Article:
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‘My America: Recipes from a Young Black Chef’ is part memoir, part cookbook

Chef Kwame Onwuachi in 2019.T.J. KIRKPATRICK
Kwame Onwuachi's "My America: Recipes from a Young Black Chef."Handout

“The pantry is the soul of the diasporic kitchen, where hardship has been alchemized into, for my money, the richest, deepest, most delicious flavors of the world,” says award-winning chef Kwame Onwuachi in his new book, “My America: Recipes from a Young Black Chef” with Joshua David Stein (Knopf). Onwuachi grew up in the Bronx, spent time in Nigeria with his grandmother and in Louisiana with his mother, all experiences that shaped his vision of the diversity of American cuisine. The book, part memoir, takes you on Onwuachi’s journey, where he travels to meet relatives, exploring the foods of the African diaspora, and cookbook with over 125 recipes that bring the flavors of his family’s stories to the plate. A James Beard Award winner, “Top Chef” contender and judge, with other accolades, Onwuachi trained in French techniques at the Culinary Institute of America and has cooked in fine dining restaurants. But in the book, he brings us global home dishes and lists the origins of each recipe. He starts with instructions for spice blends — first, a universal Creole house mix that can go onto everything, a suya blend that originated in Nigeria, to a fiery berbere from Ethiopia. There are recipes for Nigerian jollof rice and fried pillowy puff puff, Senegal’s chicken yassa, and the Jamaican beef patty. You find recipes for crawfish pie and jambalaya from the American South, and soursop granita, the icy treat sold at stands in the Bronx, and more. Aside from the recipes, Onwuachi’s personal journey alone is a thought-provoking read. $35. Available at bookstores and online book sellers.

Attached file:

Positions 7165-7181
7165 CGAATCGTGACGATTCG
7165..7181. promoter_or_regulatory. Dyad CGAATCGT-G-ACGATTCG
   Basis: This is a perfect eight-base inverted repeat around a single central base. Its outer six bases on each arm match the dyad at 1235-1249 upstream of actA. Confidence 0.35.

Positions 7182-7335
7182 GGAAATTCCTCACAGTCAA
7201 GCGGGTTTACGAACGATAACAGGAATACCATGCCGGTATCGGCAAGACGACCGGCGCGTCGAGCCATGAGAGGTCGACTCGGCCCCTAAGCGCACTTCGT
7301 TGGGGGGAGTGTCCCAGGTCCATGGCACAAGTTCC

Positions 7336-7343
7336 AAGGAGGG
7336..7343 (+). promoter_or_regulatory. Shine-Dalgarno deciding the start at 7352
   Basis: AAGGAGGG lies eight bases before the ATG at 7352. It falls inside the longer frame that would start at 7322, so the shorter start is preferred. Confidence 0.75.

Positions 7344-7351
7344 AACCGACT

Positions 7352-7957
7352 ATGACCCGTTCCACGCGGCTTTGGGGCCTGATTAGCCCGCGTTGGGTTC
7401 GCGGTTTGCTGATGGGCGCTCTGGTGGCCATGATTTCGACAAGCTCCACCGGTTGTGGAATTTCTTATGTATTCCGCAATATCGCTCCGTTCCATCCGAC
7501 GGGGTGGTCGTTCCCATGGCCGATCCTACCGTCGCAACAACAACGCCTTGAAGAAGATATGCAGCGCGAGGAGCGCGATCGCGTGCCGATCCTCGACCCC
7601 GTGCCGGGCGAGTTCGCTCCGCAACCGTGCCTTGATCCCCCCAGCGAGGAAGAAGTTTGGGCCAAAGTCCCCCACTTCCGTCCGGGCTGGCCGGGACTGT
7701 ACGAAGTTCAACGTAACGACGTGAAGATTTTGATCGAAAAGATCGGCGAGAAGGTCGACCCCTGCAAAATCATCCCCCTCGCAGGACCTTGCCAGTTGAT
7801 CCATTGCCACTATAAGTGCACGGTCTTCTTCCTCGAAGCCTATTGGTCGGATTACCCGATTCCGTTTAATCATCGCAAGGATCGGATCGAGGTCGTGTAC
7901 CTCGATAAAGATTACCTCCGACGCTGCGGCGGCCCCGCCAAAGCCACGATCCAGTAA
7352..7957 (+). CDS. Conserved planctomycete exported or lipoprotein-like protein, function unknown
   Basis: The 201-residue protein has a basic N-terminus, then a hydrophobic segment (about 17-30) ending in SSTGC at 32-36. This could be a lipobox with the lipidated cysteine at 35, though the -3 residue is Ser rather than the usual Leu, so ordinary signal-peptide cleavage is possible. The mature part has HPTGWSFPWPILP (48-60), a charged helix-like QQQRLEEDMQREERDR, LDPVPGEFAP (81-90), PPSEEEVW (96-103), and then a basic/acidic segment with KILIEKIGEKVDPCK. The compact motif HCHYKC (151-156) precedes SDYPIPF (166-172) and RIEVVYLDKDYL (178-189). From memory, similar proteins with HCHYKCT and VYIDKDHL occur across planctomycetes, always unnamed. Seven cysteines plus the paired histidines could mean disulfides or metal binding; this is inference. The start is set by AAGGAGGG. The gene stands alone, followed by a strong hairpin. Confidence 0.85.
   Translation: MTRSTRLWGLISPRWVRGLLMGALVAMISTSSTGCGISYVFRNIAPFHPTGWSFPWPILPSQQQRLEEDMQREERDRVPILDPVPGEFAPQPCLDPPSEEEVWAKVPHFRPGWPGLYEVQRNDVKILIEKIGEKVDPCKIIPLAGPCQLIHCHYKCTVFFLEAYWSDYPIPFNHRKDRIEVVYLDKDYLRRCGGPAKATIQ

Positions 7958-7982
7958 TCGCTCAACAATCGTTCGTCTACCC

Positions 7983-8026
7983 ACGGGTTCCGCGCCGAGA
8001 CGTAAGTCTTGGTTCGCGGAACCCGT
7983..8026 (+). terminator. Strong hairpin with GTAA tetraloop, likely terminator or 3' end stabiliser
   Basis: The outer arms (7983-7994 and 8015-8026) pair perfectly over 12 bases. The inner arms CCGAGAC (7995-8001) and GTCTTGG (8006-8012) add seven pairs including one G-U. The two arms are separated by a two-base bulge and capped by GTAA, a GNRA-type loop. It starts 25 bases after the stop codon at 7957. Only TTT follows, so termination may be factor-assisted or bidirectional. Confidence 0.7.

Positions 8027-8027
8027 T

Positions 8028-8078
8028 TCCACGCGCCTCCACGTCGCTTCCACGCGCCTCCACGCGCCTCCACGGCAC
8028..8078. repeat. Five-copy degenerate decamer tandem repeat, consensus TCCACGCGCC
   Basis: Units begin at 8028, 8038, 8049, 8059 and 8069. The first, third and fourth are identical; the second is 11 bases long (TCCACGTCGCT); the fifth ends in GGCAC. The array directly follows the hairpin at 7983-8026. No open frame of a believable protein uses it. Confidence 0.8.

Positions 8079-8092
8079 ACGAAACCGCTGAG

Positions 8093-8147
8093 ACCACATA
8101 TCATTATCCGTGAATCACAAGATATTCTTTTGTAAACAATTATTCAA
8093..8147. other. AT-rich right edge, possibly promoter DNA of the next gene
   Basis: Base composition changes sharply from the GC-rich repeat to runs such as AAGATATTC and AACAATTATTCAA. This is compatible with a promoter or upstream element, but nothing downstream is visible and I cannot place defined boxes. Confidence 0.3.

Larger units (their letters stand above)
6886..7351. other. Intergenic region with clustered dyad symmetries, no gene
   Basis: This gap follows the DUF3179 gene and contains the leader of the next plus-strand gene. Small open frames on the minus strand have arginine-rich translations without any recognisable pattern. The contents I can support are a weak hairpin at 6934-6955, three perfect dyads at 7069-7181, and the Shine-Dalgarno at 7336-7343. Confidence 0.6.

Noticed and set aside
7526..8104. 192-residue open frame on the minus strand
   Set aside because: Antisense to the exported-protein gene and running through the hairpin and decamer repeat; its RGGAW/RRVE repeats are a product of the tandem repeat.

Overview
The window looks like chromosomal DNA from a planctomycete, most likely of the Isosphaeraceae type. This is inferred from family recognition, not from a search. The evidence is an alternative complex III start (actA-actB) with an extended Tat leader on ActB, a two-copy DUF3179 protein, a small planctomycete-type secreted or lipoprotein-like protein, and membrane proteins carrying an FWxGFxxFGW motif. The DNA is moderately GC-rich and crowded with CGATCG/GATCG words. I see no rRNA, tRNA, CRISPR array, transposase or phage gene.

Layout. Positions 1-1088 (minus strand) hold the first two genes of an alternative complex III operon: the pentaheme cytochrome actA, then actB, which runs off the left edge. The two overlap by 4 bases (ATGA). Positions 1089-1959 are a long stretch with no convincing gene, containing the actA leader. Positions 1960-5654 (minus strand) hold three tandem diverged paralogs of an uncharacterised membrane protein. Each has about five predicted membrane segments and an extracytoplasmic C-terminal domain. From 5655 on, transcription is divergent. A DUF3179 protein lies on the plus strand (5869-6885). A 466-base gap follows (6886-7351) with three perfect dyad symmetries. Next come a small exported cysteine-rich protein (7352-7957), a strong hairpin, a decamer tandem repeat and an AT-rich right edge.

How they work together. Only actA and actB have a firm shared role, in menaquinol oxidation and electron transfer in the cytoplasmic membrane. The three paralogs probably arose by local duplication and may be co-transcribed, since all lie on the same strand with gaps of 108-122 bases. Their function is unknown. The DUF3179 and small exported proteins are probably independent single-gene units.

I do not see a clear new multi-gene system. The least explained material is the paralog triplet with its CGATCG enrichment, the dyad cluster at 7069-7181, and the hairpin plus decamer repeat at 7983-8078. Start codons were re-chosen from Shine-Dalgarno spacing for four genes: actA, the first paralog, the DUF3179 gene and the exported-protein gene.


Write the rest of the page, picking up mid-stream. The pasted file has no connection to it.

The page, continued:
Ann Trieger Kurland can be reached at anntrieger@gmail.com.